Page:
Jesse’s got heart, man
I feel obligated to approach this review from two angles. First and foremost, it’s a review of a Control expansion. That’s the obvious angle. You’re here to find out how this DLC serves as a supplemental story to Control.
But, let’s be real, you want to know about the Alan Wake stuff. You want to know how Remedy brought Bright Falls to The Oldest House, and you want to know if this is the triumphant return of everyone’s favorite tortured writer after he had gone AFK for the better part of a decade. You’ve been building it up in your head for so long, and you just want to know if AWE makes good on the mental buildup.
AWE doesn’t fully deliver on either front. It’s a bit of a mishmash of ideas — albeit an understandable one — that prevents this expansion from being what everyone wants it to be. It’s still pretty incredible, though.
Control: AWE (PC [reviewed], PS4, Xbox One)
Developer: Remedy Entertainment
Publisher: 505 Games
Release: August 27, 2020
MSRP: $14.99 individually, $24.99 for the season pass which also includes the Foundation expansion (review)
Control: AWE is Remedy’s first sincere and ambitious attempt at tying strings together in the Remedy Connected Universe, at least in a way that’s more official than just a wink toward the fans. For the debut, we see that Remedy isn’t just slapping some source material into another game and building on the canon. It’s actually importing themes and atmosphere. AWE wildly changes how Control feels.
AWE channels Alan Wake in spirit and tone. The expansion is more aligned with a tense horror game than Control‘s action-first sensibilities. The motif running through AWE is the battle of light-versus-dark and good-versus-evil. Avoiding the darkness and shining lights on enemies are both central mechanics.
Remedy shows an admirable degree of flexibility here, but it comes at the cost of some things that make Control special on its own. AWE is notably more linear than the metroidvania-like main campaign, as most of this new Investigations sector of The Oldest House is a one-way trip through each area that branches off from the main hub. There isn’t much opportunity to explore. More criminally, there aren’t any real standout side missions. AWE rushes to say its piece before diving back into the proverbial lake. (Okay, that metaphor was a stretch.)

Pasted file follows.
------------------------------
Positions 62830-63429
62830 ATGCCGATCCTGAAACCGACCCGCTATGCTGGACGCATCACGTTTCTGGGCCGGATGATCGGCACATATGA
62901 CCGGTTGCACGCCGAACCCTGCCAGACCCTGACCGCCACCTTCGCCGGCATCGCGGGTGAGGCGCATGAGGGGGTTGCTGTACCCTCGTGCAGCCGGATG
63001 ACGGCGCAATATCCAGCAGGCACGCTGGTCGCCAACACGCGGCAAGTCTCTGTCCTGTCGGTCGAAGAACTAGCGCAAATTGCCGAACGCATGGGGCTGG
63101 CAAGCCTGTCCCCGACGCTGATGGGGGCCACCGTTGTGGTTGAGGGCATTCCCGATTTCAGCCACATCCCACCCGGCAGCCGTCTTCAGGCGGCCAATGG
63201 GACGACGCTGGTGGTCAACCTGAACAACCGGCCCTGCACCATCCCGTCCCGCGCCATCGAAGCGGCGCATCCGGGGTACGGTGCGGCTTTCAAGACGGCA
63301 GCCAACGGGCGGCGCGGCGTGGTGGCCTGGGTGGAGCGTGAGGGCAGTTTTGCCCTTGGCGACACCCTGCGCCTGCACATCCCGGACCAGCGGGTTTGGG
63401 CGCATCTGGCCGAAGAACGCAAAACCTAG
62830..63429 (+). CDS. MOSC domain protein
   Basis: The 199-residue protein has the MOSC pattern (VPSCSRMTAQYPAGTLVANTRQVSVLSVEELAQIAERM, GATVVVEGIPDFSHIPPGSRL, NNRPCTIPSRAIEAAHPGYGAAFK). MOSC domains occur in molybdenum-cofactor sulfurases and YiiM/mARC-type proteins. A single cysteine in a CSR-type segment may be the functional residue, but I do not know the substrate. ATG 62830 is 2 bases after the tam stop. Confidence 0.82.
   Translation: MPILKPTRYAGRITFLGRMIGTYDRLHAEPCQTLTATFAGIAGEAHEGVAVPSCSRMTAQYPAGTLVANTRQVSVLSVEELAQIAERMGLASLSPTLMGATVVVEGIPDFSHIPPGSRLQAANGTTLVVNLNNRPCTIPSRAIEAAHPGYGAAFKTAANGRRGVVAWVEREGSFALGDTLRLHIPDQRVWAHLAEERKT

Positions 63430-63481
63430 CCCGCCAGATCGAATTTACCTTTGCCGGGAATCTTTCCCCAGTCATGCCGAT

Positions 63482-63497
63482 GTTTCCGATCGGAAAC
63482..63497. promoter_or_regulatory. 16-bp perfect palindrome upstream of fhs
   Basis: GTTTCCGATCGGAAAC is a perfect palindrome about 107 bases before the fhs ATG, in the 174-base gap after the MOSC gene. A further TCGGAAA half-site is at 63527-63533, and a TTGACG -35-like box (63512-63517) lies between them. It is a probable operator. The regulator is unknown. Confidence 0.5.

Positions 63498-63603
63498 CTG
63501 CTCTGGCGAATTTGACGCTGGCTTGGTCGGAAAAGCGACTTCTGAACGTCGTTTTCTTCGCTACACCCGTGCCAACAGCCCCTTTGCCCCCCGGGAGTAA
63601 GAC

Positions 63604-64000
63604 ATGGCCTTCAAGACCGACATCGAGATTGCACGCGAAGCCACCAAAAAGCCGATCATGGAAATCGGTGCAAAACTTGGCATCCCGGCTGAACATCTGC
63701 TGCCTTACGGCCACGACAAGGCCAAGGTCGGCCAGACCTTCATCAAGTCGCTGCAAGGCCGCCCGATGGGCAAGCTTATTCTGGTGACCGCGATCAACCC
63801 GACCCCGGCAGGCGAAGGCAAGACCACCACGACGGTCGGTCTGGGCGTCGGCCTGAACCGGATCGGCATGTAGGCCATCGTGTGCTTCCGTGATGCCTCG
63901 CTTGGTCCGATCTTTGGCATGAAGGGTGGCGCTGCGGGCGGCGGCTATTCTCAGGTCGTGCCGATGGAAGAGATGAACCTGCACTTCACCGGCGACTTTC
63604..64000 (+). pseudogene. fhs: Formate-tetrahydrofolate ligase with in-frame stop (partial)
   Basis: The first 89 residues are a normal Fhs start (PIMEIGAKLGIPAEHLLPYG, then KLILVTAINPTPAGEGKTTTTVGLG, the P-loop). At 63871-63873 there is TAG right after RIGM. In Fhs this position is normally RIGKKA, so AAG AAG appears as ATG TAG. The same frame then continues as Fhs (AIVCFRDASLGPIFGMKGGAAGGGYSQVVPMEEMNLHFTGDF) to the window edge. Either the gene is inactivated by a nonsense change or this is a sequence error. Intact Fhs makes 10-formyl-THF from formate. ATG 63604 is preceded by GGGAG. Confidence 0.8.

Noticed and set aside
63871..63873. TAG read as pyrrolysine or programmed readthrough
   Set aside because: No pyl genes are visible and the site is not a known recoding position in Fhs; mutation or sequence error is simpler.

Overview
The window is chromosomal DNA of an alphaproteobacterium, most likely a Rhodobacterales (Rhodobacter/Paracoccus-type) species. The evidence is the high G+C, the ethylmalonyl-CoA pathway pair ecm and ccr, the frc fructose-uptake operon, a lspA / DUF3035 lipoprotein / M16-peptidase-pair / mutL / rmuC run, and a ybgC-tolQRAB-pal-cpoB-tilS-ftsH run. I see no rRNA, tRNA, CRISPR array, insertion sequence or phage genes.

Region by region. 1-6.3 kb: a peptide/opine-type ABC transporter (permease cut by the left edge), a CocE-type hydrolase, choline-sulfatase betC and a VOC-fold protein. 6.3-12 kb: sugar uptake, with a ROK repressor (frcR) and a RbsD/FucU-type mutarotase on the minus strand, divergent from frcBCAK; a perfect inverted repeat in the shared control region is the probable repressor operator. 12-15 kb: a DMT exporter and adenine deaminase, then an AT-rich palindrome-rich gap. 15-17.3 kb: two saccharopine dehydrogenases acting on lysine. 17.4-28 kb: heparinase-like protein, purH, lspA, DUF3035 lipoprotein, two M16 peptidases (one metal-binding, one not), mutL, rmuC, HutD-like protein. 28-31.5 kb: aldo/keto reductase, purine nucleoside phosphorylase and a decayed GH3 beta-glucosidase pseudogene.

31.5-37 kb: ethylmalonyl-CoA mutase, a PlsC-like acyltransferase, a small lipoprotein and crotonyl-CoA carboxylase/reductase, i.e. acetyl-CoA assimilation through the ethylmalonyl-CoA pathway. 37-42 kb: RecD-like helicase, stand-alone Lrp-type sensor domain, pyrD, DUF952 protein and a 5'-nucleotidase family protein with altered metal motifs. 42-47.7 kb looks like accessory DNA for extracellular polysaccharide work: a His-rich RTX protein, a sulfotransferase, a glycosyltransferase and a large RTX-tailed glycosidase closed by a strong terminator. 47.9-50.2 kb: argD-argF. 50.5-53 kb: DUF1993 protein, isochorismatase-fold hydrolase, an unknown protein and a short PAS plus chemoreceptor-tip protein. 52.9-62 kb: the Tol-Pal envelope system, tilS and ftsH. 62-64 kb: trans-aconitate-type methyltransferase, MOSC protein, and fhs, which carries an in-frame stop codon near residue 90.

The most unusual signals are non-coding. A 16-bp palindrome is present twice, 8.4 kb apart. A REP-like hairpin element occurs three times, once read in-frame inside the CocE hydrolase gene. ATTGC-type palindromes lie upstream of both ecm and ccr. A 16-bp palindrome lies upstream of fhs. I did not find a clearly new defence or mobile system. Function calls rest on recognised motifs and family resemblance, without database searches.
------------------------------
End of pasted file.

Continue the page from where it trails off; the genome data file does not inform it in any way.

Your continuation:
That’s not to say AWE doesn’t accomplish its main objective. Remedy uses this DLC as a chance to frame some of Alan Wake‘s lore and persistent mysteries within the context of Control‘s world. This is expertly done, removing some of the question marks but preserving the intrigue. SCP Foundation stories are built on the idea of presenting circumstances and details without ever really elaborating on the how or why. Remedy excels at mimicking this formula, showing enough restraint to only stoke the fire of curiosity. AWE ends with plenty of questions still simmering.
Which is precisely why some people will feel unfulfilled with AWE‘s approach. It’s important to remember that this isn’t a full-blown Alan Wake story. It’s a story about Alan Wake being told through the lens of Control. Any Remedy fan should end up liking AWE provided they go in with the proper expectation about what the studio wanted for this content.
I finished AWE with a yearning for more Alan Wake and a yearning for more Control. Remedy has more or less confirmed we’ll get more of both at some point in the future, although they might be presented through the lens of yet another series. That’s the reality of the Remedy Connected Universe. As a trial run, AWE manages to be a great double-dip on some beloved narratives, even though it’s not necessarily a great representation of either Control or Alan Wake individually. Sometimes the sum is greater than the parts, sometimes the lake is really an ocean.
[This review is based on a retail build of the game provided by the publisher.]